from the FAS Project on Government Secrecy
Volume 2007, Issue No. 80
August 6, 2007

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One day after President Bush signed into law a bill that requires public disclosure of the national intelligence budget, the House of Representatives adopted an amendment to prevent that requirement from taking effect.

The budget disclosure provision appeared in legislation enacting the recommendations of the 9/11 Commission, which was passed by Congress last month and signed by President Bush on August 3.

If implemented, it would mark the first time that Congress successfully asserted its authority to compel disclosure of currently classified information over the objections of the executive branch. Since 1998, the intelligence bureaucracy has consistently refused to divulge the intelligence budget total. The White House stated on February 28 that budget disclosure "could cause damage to the national security interests of the United States."

The opposing view, adopted by the 9/11 Commission and endorsed by Congress last month, is that budget disclosure is an indispensable precondition to broader accountability and that it is essential to restoring the credibility of a defective classification system.

But despite the fact that the requirement to disclose the intelligence budget has finally passed into law, it may not happen after all.

Rep. Darrell Issa (R-CA) offered an amendment to the Defense Appropriations Act on August 4 that would prohibit budget disclosure. Without any debate, Rep. John Murtha (D-PA) announced that the amendment was accepted.

The Issa amendment will have to be addressed in a House-Senate conference before it effectively repeals the new disclosure requirement.


A federal court last week accepted a Central Intelligence Agency argument that the date on which former covert officer Valerie Plame Wilson's employment at the CIA began should remain classified even though it is irrevocably in the public domain.

The date in question appeared in a seemingly unclassified letter sent by CIA to Ms. Wilson and published in the Congressional Record. But when she sought to include the information in the manuscript of her forthcoming memoir, the CIA objected that it is still classified. Now the Court has agreed.

"To be sure, the public may draw whatever conclusions it might from the fact that the information at issue was sent on CIA letterhead by the Chief of Retirement and Insurance Services," wrote Judge Barbara S. Jones in an August 1 ruling. "However, nothing in the law or its policy requires the CIA to officially acknowledge what those in the public may think they know."

The text of the CIA letter containing the classified information citing the start of Ms. Wilson's employment on November 9, 1985 was published in the Congressional Record on January 16, 2007 and is available here:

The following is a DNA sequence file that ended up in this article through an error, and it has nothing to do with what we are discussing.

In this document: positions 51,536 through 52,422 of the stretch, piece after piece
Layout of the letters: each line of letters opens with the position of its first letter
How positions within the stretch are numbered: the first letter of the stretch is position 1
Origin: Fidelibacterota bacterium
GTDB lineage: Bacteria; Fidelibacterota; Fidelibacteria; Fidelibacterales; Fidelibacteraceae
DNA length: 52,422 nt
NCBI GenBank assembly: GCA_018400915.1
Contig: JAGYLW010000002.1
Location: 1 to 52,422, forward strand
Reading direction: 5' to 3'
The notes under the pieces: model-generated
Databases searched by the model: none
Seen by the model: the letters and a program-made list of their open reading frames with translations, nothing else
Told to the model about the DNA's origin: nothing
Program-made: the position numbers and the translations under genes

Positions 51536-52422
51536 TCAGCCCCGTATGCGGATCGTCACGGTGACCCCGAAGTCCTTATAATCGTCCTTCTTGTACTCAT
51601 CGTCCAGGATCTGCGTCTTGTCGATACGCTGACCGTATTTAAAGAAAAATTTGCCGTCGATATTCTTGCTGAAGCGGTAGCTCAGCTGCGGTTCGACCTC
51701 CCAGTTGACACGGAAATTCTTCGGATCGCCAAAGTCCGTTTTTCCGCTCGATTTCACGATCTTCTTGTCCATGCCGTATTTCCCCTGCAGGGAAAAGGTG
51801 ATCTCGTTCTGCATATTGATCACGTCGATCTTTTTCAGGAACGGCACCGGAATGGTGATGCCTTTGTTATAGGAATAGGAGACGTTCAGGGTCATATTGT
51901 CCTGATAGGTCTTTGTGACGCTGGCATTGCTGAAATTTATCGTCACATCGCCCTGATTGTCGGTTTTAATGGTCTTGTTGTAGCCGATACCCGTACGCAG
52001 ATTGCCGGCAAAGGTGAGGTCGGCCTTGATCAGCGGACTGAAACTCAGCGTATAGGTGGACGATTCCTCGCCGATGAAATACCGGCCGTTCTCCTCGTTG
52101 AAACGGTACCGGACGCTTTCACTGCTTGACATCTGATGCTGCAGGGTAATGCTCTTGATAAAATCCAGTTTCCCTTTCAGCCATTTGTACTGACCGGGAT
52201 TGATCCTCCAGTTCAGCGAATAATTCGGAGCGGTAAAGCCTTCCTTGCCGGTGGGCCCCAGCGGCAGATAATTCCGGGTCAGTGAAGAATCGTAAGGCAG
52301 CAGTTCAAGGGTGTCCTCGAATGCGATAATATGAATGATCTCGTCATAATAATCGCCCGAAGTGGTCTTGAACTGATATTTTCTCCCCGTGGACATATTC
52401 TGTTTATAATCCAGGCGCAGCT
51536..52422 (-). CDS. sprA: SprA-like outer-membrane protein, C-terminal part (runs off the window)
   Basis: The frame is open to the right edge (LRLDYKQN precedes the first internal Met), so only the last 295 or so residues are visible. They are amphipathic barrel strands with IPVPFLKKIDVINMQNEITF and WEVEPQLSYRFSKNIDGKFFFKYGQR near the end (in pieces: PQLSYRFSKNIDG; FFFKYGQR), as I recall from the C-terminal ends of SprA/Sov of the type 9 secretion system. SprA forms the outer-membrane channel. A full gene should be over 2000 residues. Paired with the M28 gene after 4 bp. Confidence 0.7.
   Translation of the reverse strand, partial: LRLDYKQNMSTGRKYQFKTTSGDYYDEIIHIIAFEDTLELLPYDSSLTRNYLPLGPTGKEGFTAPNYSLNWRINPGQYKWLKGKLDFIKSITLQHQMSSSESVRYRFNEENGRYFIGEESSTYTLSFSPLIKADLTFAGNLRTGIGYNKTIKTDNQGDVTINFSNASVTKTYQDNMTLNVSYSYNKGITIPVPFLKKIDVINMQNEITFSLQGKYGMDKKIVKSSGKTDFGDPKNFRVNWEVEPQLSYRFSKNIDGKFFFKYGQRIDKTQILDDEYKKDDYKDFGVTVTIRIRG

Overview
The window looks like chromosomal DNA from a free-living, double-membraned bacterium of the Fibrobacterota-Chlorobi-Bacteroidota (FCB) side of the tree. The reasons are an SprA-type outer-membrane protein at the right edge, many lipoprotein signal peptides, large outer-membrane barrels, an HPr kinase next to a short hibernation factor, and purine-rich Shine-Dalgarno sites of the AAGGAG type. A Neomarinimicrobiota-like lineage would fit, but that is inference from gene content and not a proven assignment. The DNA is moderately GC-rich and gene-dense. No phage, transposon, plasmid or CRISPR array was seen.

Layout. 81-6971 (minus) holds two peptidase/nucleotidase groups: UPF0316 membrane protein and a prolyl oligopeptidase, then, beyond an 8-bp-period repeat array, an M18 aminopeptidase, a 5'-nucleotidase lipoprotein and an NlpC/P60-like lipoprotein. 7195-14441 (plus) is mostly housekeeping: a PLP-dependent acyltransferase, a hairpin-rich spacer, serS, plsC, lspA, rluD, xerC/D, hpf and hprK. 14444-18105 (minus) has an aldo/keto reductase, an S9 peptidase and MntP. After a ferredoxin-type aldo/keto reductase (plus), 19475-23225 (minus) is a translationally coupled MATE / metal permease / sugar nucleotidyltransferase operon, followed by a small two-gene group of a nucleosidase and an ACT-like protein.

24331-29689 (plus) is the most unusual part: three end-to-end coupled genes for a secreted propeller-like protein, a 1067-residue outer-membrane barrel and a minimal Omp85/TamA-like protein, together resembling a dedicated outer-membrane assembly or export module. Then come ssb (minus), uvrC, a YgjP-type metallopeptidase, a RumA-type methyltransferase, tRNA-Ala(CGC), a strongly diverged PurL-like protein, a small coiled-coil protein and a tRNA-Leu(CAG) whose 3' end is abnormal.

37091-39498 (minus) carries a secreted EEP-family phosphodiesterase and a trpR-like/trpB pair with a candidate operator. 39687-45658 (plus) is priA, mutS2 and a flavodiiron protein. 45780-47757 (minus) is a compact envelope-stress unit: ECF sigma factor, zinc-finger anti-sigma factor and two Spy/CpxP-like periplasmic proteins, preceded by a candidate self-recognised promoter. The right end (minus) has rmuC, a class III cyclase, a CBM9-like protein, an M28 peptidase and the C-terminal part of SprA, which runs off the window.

In their June 28 motion to overturn CIA censorship, Ms. Wilson's attorneys cited a lawsuit of mine in which the CIA was compelled to disclose its 1963 budget after I showed that the figure had previously been declassified. "As in 'Aftergood'," they argued by analogy, "the Court should reject the CIA's belated and unsupported effort" to deny access to information in the public domain.

But that case was different, the government replied on July 13. The 1963 budget figure was declassified, albeit inadvertently. The information on Ms. Wilson's employment was never formally declassified, inadvertently or otherwise, but was merely disclosed by accident.

An unclassified declaration by Stephen R. Kappes, deputy director of CIA, provided a lucid explanation of CIA's perspective on classification of information about covert employees, intelligence liaison relationships, and related topics.

Other selected case files may be found here:


The Open Government Act, a bipartisan bill to strengthen the Freedom of Information Act, passed the Senate on August 3 after objections from a lone Senator were finally overcome.

Senators Pat Leahy (D-VT) and John Cornyn (R-TX) successfully shepherded the legislation, which is intended to expedite agency responsiveness to FOIA requests and improve the freedom of information regime in various other ways.

Sen. Jon Kyl (R-AZ), who had earlier placed a hold on the bill blocking its advance, explained his concerns in an August 3 floor statement and how they had been resolved. The measure passed on a voice vote.


Earlier this year, the Department of Defense released two annual reports on the status of its chemical and biological defense efforts:

"Department of Defense Chemical and Biological Defense Program," Annual Report to Congress, April 2007 (5.9 MB PDF):

"Report on Activities and Programs for Countering Proliferation and NBC Terrorism," Counterproliferation Program Review Committee, Volume I, Executive Summary, May 2007:


Recent reports of the Congressional Research Service on the 2008 budget appropriation cycle obtained by Secrecy News include the following.

"Homeland Security Department: FY2008 Appropriations," updated July 17, 2007:

"Federal Research and Development Funding: FY2008," updated July 26, 2007:

"Commerce, Justice, Science, and Related Agencies: FY2008 Appropriations," July 20, 2007:

"Financial Services and General Government (FSGG): FY2008 Appropriations," updated July 20, 2007:

"Energy and Water Development: FY2008 Appropriations," updated July 13, 2007:


Secrecy News is written by Steven Aftergood and published by the Federation of American Scientists.

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